Differential scanning calorimetry Measurement
Heat flow through the chromel wafer creates a temperature difference ∆T, which is measured as the voltage difference ∆U between the sample and reference constantan/chromel junctions. The voltage is adjusted for thermocouple response S. It is proportional to heat flow. The formula to measure the temperature difference is given below.
∆T= ∆U/S where ∆T in °C, ∆U in µV and S in µV/°C
Differential scanning calorimetry Applications
DSC is primarily used to measure a number of properties of the sample. Fusion, crystallization, glass transition and oxidation are some of the chemical reactions that can be studied using this technique. It is widely used for a wide range of applications, including routine quality test and research tool. Using low melting indium 156.5985 °C makes the calibration easy.
DSC examines the composition of polymers. It can show polymer degradation by reducing the melting point, Tm that depends on the molecular weight of the chemical. The percentage of crystallinity of a polymer can be detected from the crystallization peak of the DSC graph as the heat fusion is calculated from the area under an absorption peak. It is also used to study thermal degradation of polymers. Any form of impurities can be determined by examining the thermograms for anamolous peaks.
It is used in the study of liquid crystals as some of them while undergoing transition attain a third state that display properties of both solid and liquid phase. This liquid is normally called liquid crystalline or mesomorphous state. DSC helps in observing the small energy changes that occurs as phase transition from solid to a liquid crystal and from a liquid crystal to an isotropic liquid.
DSC is used to study the stability of samples that undergo oxidation and always require an airtight sample chamber. These tests are done under isothermal conditions by changing the atmosphere of the sample. In the first step, the sample is heated to the required test temperature in the presence of nitrogen that creates an inert environment. Oxygen is later added to the setup. There is a deviation in the baseline when oxidation occurs. Such an analysis can be used to monitor the stability and optimum storage conditions for a material or compound.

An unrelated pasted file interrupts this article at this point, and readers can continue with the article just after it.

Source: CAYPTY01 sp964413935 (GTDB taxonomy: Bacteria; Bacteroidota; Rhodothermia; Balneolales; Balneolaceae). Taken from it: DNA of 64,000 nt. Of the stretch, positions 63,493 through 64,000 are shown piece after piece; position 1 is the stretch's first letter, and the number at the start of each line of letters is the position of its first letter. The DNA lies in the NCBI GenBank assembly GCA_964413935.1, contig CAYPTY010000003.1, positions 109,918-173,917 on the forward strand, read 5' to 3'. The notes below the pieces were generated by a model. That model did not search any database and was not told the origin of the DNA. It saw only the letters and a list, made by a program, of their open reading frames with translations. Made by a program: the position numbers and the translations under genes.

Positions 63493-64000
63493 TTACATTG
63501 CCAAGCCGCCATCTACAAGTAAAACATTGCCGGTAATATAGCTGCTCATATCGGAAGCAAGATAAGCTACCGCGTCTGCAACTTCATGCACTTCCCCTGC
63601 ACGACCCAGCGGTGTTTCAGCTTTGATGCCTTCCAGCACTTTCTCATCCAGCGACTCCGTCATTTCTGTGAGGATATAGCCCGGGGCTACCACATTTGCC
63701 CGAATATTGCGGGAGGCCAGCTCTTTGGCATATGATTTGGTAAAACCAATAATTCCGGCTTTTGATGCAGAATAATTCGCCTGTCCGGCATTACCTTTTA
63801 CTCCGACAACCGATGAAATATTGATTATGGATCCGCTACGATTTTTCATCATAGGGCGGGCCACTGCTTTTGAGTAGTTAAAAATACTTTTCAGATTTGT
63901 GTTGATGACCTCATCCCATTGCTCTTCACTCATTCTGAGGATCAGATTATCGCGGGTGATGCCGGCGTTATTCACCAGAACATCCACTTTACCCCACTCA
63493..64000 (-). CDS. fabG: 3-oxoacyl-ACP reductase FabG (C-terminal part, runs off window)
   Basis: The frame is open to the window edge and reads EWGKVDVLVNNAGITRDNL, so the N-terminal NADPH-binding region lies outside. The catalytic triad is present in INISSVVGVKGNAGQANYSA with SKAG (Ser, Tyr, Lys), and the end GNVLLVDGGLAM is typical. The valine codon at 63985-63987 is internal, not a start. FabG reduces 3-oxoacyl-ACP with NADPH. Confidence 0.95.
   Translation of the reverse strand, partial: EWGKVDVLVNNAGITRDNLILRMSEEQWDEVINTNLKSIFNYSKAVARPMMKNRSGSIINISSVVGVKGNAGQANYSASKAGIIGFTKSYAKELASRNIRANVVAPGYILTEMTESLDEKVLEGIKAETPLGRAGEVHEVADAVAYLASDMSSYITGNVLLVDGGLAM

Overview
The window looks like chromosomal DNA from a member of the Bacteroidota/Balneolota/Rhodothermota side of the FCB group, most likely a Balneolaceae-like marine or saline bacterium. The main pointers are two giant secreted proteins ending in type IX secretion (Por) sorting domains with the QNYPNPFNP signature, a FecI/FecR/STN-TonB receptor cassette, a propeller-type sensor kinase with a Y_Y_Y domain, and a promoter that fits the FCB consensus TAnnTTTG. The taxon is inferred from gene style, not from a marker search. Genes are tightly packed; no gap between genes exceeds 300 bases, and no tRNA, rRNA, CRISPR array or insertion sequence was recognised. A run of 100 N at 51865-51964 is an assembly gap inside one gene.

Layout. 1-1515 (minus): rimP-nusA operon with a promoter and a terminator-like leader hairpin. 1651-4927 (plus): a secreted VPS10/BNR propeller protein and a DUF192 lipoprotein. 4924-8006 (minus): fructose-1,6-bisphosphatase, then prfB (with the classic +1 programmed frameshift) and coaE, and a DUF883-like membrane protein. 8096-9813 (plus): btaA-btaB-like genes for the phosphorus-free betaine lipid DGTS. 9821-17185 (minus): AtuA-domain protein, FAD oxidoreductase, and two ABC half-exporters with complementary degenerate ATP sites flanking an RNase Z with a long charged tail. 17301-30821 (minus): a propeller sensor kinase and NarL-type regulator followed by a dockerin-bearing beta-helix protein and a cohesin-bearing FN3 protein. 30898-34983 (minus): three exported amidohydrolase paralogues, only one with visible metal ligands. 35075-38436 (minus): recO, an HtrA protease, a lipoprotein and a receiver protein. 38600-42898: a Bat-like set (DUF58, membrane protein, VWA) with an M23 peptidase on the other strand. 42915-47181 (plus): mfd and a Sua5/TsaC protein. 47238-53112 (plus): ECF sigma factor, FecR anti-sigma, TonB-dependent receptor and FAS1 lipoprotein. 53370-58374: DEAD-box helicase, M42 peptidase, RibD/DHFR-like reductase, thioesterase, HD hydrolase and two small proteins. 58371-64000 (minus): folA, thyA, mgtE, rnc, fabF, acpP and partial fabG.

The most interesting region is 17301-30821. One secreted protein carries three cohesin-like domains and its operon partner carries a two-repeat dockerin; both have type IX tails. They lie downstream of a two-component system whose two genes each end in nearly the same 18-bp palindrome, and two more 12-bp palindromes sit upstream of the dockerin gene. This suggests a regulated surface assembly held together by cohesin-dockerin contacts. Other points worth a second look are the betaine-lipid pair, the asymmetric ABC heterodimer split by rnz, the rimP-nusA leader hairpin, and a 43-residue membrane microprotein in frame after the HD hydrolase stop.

DSC is a reliable safety screening tool. In this setup, the sample is kept in a non-reactive gold or gold plated steel crucible that can withstand pressure up to 100 bars. In the presence of an exothermic reaction, the thermal stability of a substance can be easily assessed.
It is commonly used in the pharmaceutical and polymer industries. It is also used for studying various exothermic curing processes, owing to the cross-linking of the polymer molecules. A positive peak in the DSC curve can be observed after the glass transition.
Freezing-point depression is the phenomenon in which the freezing point of a liquid is depressed when another compound is added. This particular phenomenon can be used as a purity analysis tool by DSC.
Differential scanning calorimetry Price
DSC is available at $6500.00 in the market.
Differential scanning calorimetry History
DSC was developed for the first time by E.S. Watson and M.J. O’Neill in 1962. It was introduced to the public at the Pittsburgh Conference on Analytical Chemistry and Applied Spectroscopy in 1963. However, the first differential scanning calorimeter was developed by P.L. Privalov and D.R. Monaselidze in 1964.